If you’ve already bought a pre-workout with creatine, it’s best to avoid its other sources all day.

Too Much L-Citrulline

If you’re wondering what L-citrulline is, it’s an amino acid usually included as Citrulline Malate in pre-workouts and is bounded to malic acid.

L-citrulline converts to Arginine in your body and increases nitric oxide levels. It causes the arteries to widen, improving blood flow – the reason for the epic pump with pre-workouts.

Apart from functioning as a vasodilator, it’s also essential for protein synthesis. The recommended intake of L-citrulline is 3 – 6 grams. So, if you consume more than 8 grams of it daily, you’ll experience an abrupt drop in your blood pressure, leading to pre-workout sickness.

The Solution?

Look for a pre-workout with minimal L-citrulline. If you cannot do that, you must ensure there’s no L-citrulline in any other supplements you’ll take for the day.

How To Prevent Pre-Workout Nausea?

To prevent pre-workout sickness, start with a lower supplement dose, then gradually increase it over time. This allows your body to adjust to the ingredients in the supplement.

Keep yourself hydrated by drinking plenty of water before and during your workout; it helps reduce the risk of nausea.

Avoid consuming caffeine or other stimulants before your workout.

Eat a light meal or snack about 30 minutes to an hour before exercising; it’ll provide your body with sufficient energy without causing digestive issues. It’s best to avoid heavy meals or foods high in fat or fiber for your pre-workout intake.

Gradually increase the intensity of your workouts instead of engaging in high-intensity exercises right away.

If you feel nauseous during your workout, consider taking breaks to help alleviate symptoms. Simply sit down for a few minutes till you feel better to continue with your routine. Take deep breaths and focus on relaxing techniques.

If you’re already experiencing pre-workout nausea, take it easy, have a snack, and start slow if you can. Else, you can go home and rest it out, and strategize for your next workout.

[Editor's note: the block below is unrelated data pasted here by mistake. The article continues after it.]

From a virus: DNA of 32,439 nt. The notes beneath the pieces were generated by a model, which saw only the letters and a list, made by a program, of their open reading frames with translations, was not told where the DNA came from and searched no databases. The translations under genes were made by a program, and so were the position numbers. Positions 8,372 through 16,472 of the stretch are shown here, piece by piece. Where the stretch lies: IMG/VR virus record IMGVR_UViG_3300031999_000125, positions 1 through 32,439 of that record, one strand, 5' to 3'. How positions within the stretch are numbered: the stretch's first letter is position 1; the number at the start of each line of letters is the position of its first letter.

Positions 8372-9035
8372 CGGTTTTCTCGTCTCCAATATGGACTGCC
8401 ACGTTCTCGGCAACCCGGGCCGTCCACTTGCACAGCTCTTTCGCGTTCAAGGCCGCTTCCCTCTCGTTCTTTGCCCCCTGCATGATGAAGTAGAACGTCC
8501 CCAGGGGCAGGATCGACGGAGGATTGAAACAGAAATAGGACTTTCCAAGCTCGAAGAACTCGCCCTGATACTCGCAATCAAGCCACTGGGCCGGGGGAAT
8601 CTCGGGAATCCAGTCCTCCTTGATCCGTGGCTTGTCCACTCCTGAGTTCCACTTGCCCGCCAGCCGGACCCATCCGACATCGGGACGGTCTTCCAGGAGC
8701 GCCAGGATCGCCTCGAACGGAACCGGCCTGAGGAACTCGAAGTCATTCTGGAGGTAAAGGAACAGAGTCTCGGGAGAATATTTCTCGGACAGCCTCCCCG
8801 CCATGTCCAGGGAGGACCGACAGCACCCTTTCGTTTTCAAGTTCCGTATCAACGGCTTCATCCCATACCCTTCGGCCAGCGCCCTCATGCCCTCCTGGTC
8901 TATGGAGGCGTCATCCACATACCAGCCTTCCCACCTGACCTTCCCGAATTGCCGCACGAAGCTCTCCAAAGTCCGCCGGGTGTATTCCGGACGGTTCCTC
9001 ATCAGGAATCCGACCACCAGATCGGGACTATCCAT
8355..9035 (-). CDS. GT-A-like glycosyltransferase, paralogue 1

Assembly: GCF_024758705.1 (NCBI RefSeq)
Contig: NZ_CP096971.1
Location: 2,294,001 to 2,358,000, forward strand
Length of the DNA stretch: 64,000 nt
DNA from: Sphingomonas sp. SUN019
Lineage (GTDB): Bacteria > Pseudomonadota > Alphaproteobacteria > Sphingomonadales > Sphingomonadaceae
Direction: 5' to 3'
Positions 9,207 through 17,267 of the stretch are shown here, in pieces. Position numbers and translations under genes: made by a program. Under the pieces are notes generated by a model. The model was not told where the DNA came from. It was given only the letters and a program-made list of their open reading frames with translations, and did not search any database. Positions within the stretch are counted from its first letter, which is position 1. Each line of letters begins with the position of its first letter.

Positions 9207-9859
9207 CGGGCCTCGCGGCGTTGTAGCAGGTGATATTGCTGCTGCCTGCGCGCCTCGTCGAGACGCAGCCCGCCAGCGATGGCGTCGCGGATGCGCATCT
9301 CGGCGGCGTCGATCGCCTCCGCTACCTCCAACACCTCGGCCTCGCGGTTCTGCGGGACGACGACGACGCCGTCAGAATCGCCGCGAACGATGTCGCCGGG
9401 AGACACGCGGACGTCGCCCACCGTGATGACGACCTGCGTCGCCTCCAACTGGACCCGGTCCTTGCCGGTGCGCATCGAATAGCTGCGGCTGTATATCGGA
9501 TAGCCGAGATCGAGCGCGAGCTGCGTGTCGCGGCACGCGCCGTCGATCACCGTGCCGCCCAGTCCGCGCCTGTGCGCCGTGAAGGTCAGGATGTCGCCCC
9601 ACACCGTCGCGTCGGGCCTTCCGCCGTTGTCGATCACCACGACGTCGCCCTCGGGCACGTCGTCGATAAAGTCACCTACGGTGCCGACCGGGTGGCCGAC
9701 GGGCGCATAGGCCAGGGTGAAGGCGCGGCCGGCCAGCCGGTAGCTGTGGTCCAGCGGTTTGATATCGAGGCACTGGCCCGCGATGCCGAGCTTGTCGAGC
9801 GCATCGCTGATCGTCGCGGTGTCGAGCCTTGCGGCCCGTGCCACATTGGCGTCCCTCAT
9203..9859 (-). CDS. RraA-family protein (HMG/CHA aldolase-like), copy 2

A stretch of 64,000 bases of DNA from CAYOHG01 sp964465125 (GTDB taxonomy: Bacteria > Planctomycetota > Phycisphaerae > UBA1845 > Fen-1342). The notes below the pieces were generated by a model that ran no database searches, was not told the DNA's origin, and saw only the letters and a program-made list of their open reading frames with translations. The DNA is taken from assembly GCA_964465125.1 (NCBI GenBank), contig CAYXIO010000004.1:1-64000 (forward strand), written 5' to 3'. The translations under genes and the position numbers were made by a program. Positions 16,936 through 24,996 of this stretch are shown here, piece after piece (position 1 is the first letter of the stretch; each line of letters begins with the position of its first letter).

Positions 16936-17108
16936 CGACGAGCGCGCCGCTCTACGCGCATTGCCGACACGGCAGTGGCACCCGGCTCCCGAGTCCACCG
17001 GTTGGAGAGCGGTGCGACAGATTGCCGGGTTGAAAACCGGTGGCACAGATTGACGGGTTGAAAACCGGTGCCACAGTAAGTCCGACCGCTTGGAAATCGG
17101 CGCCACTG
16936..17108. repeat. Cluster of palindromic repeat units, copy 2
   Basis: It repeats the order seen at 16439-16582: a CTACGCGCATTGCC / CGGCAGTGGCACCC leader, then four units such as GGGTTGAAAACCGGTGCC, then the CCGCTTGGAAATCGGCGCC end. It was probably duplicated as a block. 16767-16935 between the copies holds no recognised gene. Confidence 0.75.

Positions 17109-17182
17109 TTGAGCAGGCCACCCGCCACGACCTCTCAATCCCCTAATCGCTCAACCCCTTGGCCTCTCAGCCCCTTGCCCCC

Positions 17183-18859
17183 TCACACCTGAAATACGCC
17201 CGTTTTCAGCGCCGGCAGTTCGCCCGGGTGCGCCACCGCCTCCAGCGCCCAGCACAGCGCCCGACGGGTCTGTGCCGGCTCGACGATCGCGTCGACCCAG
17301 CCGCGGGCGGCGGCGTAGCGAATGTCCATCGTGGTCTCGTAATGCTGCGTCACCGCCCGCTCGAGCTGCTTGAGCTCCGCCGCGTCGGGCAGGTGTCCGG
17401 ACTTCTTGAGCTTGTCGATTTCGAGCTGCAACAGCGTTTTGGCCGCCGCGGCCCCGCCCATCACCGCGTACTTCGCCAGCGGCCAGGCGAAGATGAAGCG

Note: If pre-workout sickness persists despite these measures, try switching to a different type of supplement that agrees better with your body. Alternatively, consult with a healthcare professional for further evaluation.

Frequently Asked Questions (FAQs)

1. Should I stop taking pre-workout if it makes me nauseous?

If your pre-workout supplement only got you slightly queasy and you could continue with your workout, this can be categorized as a mild annoyance. You’ll most likely be able to overcome this sooner.

However, you must consider reducing the supplement dose if it causes you to almost throw up. If that also doesn’t help, it’s best you switch to a pre-workout free of creatine/caffeine/L-citrulline.

2. How long does pre-workout last?

The duration of a pre-workout sickness depends on several factors, including the amount of pre-workout you consume, caffeine intake, creatine, etc.

Usually, pre-workout sickness can last between 30 minutes to 3 hours. The more pre-workout supplement you consume, the longer your sickness lasts.

3. Are there any severe side effects of taking pre-workout?

When taken in moderation and within the recommended dose, pre-workouts are safe. There’s the off-chance that you might deal with prolonged side effects like jitters, increased heart rate, abdominal discomfort, insomnia, etc.

Consider consulting with a healthcare professional or dietitian if you experience any side effects. Alternatively, try another pre-workout.

4. Will a stimulant-free pre-workout still make you sick?

While less likely, stimulant-free pre-workouts may still cause a stomach upset. Although stimulants are known to commonly cause nausea, other ingredients like glycerol, creatine, or sodium bicarbonate can also make you sick.

Summing It Up

Pre-workout supplements are beneficial when taken the right way. You must pay close attention to the supplement’s ingredients to ensure you aren’t consuming unhealthy amounts of creatine or caffeine.

If you’re feeling sick, you needn’t necessarily stop taking your pre-workout; instead, analyze what you’re doing wrong and try to fix it.

There are several ways to overcome pre-workout sickness, including opting for a different pre-workout without the ingredients that don’t suit you or reducing the amount you consume.